David's care became expensive, and Benita became trustee. Avram was adamant about continuing distribution and that he was fine with it being put on "The Permanent Record." After David’s death, Benita filed a Petition for instructions to equalize the distribution of assets from the trust, claiming that the disparity in lifetime distributions and transfers in favor of the other beneficiary should be deducted from their distributive share of the Trust and considered an advance on his inheritance. The trial court agreed with Benita, and Avram appealed. The appellate court held that the permanent record was a writing that satisfied the requirements of section 21135 because:

  • It was in the testator's hand.
  • It was contemporaneous.
  • Had no other purpose other than to equalize distributions between the children.

See Lifetime Transfers Considered an Advance on Inheritance, Probate Stars, January 8, 2020.

January 13, 2020 in Current Events, Estate Administration, Estate Planning - Generally, New Cases, Trusts | Permalink | Comments (0)

Saturday, January 11, 2020

Article on Resolving the Status of the Bare Trust

TrustsRobert Flannigan recently published an Article entitled, Resolving the Status of the Bare Trust, Wills, Trusts, & Estates Law eJournal (2019). Provided below is an abstract of the Article.

A number of diverse arrangements commonly are described as “bare trusts.” Trustees are said to be bare trustees where, for example, they have no active duties, they are controlled by settlors or beneficiaries, or their trustee status is imposed on them for arrangements they create, actions they take or wrongs they commit. The question that arises is whether the bare trust designation describes a distinct legal form. Do these arrangements constitute a class of trust that is regulated in ways that other trusts are not, or is the bare trust designation no more than a convenient descriptor for a functional difference that has no substantive legal significance? I shall explain that bare trusts do not differ in kind from other trusts. They simply are trusts that have a narrow function. The function of the trustee is, or becomes, merely to hold legal title to the trust assets, whatever other relations or obligations might be involved ex ante or concurrently. I shall explain that bare trustees, to the extent of their trustee capacity, are not subject to unique rules. I will illustrate that primarily by refuting the assertion that bare trustees are not status fiduciaries. I will coincidentally refute the assertion that a controlled bare trustee is a novel amalgamation of trust and agency status.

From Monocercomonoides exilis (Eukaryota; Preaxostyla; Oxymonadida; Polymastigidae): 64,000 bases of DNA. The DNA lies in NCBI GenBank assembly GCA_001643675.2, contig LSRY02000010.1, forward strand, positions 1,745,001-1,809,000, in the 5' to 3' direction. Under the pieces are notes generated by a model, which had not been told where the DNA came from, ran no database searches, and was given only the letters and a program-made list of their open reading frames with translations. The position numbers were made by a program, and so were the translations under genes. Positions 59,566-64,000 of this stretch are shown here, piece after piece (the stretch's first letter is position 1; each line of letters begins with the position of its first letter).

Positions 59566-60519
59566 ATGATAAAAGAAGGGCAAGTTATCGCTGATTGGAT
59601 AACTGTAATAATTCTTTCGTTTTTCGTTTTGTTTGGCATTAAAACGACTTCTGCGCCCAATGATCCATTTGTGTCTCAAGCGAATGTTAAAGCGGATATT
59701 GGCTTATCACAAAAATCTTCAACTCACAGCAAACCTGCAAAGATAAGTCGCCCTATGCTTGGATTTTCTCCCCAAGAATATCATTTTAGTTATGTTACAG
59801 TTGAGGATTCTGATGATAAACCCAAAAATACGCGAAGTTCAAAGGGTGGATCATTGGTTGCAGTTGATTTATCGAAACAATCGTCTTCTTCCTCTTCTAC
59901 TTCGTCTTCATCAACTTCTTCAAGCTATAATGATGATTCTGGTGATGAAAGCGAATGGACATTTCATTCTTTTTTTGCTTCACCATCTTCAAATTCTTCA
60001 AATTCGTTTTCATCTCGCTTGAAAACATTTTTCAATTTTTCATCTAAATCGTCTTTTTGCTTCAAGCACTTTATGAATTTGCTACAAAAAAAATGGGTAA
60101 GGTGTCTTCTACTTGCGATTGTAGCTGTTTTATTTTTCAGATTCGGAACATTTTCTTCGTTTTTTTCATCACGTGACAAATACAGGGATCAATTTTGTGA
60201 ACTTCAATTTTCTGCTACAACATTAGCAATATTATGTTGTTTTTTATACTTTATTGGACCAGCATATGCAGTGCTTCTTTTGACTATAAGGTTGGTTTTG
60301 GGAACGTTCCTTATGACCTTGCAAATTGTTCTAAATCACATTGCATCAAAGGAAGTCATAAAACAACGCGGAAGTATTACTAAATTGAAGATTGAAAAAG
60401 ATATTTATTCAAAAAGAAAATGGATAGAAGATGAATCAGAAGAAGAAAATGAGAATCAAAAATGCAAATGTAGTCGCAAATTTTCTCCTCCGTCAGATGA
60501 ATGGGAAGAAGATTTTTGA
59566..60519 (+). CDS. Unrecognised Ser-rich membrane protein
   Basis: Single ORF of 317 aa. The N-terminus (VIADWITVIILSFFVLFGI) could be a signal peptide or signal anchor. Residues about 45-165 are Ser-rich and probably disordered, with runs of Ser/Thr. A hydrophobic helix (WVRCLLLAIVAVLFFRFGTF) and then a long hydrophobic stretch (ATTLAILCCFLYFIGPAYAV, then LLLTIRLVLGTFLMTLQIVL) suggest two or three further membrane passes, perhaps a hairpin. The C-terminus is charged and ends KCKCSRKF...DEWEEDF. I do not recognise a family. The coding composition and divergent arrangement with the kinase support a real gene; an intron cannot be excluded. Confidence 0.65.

January 11, 2020 in Articles, Current Affairs, Estate Administration, Estate Planning - Generally, Trusts | Permalink | Comments (0)

Friday, January 10, 2020

CLE on 2020 Tax Updates for Trusts and Estates

CLEThe National Business Institute is holding a video webcast entitled, 2020 Tax Updates for Trusts and Estates, on Thursday, January 30, 2020 from 9:00 AM - 4:00 PM central. Provided below is a description of the event.

Get the Latest Information and Tools to Save Clients on Taxes

This incisive course will get you up to speed on the year's developments in estate planning and asset protection tax laws so you can make tactical decisions and provide cutting -edge representation. Let our esteemed faculty guide you through ongoing legislative developments, key laws and rulings so you can enhance your tax planning strategy and ensure compliant returns - register today!

    • Clarify recent changes in tax law and regulation and prepare for their potential effects.
    • Analyze the most important case law of the year to glean future threats and opportunities for your clients.
    • Hear about new tax tools to add to your arsenal.
    • Get an advance look at future developments coming down the pike.

Who Should Attend

This essential tax update is for attorneys. Accountants, tax professionals, wealth managers, trust administrators/officers and paralegals will also benefit.